Grow Your Own edible landscapes

Published on July 2nd, 2012 | by Patricia Larenas

3

The Rewards of a Seedy Garden

Email this to someoneShare on FacebookShare on Google+Pin on PinterestShare on RedditShare on TumblrTweet about this on Twitter

Parsley flowers

Parsley flowers attract beneficial insects

There seems to be an unwritten rule that in the tidy urban or suburban garden lettuce shouldn’t be allowed to bolt or parsley let go to flower. Who wants a seedy garden? I do, for one.

If you don’t let your edibles flower and make seeds you are missing out on some great perks: free seeds, spices, and pest management.

The Beauty of Seeds

Landscaping with edibles sometimes involves shifting our ideas about what a garden should look like, especially the front yard. The first time I let my lettuce bolt I watched with fascination how it shot up several feet high in a vigorous tower, then quickly produced abundant tiny flowers. A passerby asked “What is that? It’s beautiful!”.

Before that experience I had no idea that lettuce produced flowers and seeds that could be collected and saved for my next lettuce crop. It felt empowering – free seeds!

Three Heart lettuce, bolted

Three Heart lettuce almost ready to flower

Seeds with a Bonus – Stock Your Spice Rack

With some edibles, letting the plant set seeds provides an extra bonus.  Cilantro and dill are popular herbs whose leaves are what most gardeners and cooks are after, but by letting them go to seed we get a second product for our kitchen – their seeds for cooking. Cilantro, also known as coriander, has small green fruits that are incredibly fragrant and citrusy. Try cooking them in a stir fry or with sauteed vegetables.  They’re especially good in curried dishes. Let some of the fruits dry completely and grind with a mortar and pestle to use them in recipes.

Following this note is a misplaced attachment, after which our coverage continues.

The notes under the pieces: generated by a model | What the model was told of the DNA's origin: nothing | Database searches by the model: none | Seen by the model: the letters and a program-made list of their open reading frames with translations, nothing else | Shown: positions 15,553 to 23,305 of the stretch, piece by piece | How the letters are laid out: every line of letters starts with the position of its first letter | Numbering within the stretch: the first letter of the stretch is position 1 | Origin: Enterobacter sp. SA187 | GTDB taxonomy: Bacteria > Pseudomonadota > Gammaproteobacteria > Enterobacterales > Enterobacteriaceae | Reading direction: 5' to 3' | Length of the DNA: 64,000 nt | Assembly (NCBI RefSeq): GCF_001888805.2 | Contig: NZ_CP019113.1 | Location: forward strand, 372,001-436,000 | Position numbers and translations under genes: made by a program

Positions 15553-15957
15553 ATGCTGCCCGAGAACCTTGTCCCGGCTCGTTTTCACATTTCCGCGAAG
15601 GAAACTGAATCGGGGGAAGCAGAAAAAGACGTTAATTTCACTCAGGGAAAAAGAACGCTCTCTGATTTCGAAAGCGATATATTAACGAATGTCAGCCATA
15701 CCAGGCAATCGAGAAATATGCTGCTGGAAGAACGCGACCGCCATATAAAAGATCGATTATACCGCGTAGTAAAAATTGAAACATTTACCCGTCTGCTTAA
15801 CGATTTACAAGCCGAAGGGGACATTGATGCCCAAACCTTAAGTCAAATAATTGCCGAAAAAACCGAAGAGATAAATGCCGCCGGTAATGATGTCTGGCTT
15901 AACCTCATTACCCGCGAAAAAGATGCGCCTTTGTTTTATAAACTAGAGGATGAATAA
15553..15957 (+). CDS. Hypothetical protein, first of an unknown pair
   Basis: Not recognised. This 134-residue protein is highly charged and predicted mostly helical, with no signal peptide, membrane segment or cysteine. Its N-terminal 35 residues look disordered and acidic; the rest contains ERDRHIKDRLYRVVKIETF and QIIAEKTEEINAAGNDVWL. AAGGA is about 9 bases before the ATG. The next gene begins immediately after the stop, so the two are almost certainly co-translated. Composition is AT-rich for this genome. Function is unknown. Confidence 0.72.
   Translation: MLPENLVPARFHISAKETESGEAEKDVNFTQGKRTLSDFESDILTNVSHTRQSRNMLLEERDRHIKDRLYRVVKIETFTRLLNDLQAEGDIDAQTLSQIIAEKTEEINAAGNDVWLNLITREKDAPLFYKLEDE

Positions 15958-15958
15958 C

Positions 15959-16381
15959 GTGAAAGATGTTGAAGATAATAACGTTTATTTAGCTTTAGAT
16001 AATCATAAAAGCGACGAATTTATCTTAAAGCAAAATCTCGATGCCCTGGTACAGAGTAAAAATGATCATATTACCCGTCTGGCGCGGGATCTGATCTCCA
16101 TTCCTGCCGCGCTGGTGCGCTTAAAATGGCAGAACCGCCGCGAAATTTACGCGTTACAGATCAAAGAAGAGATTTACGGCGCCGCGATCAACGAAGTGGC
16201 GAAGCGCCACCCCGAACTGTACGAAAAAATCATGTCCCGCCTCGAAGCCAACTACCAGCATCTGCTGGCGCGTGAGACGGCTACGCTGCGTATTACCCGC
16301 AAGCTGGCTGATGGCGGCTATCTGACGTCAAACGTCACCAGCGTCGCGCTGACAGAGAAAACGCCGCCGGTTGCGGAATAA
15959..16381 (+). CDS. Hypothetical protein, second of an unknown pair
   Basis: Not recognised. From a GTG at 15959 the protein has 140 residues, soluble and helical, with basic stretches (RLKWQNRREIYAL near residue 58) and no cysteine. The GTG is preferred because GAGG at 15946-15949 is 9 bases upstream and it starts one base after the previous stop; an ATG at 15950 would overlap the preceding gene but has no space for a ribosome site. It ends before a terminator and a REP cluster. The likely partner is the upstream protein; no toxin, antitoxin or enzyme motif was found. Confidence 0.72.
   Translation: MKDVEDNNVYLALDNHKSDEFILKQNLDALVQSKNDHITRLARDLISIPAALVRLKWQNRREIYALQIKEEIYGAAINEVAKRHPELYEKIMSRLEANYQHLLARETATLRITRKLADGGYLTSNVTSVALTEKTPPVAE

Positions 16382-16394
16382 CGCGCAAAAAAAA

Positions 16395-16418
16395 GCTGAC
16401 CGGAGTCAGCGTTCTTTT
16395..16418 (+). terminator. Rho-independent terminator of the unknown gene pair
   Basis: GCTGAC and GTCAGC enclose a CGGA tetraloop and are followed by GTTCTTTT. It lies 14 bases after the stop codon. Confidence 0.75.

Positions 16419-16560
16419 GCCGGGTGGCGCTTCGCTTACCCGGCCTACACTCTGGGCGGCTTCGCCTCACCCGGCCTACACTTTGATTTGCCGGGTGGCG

Other seeds to save for cooking are fennel and lovage seeds. Store the seeds whole in small jars with lids. Recycled spice jars are perfect. And the next time you are in the grocery store make sure you check on how much money you’re saving by collecting your own spice seeds. Spices are expensive and they usually aren’t very fresh unless you buy from a specialty supplier.

Cilantro (coriander) seeds

Dried cilantro (a.k.a. coriander) seeds

Fight Garden Pests with Flowers

The flowers of many vegetables and herbs are highly attractive to pollinators and other beneficial insects. Parsley flowers are huge magnets for hover flies and tiny predators such as tachinid flies and parasitic wasps. Watch closely and you will see them going to work for you in the garden keeping pests under control. In fact, using certain plants to attract beneficial insects is a well-known strategy of Integrated Pest Management (IPM) for organic gardening, instead of using pesticides.

Enjoy the full benefits of your edible landscape by letting it go to seed. You’ll become a convert, I promise!

Photos: Patricia Larenas, Urban Artichoke

 

Keep up with the latest sustainable food news by signing up for our free newsletter. CLICK HERE to sign up!




Get social!
Use the buttons to connect with EDB on some of your favorite social networks!

Tags: , , , , ,


About the Author

Patricia Larenas is a writer and gardener living in Silicon Valley doing her part to heal the planet, one garden at a time. She left her career in the tech sector to dig in the dirt full time and help others create and enjoy their edible landscapes. Read more at her web site: urbanartichoke.com.



  • Richard

    Broccoli, kale and carrots also produce some nice flowers that attract tons of bees and other pollinators.

    • http://www.urbanartichoke.com/ Patricia Larenas

      Thanks Richard; yes those are all outstanding too. I love broccoli flowers because all of the little buds we normally eat open into flowers if left unharvested. I was recently in a restaurant’s kitchen garden where I couldn’t figured out what some tall flowering plants were. I finally discovered that they were some very old carrots! The flowers looked much like parsley flowers, and the chef uses them in his dishes.

  • Pingback: Eat Drink Better | Sharing Seeds with a Seed Swap | Page: 1 | Eat Drink Better

Back to Top ↑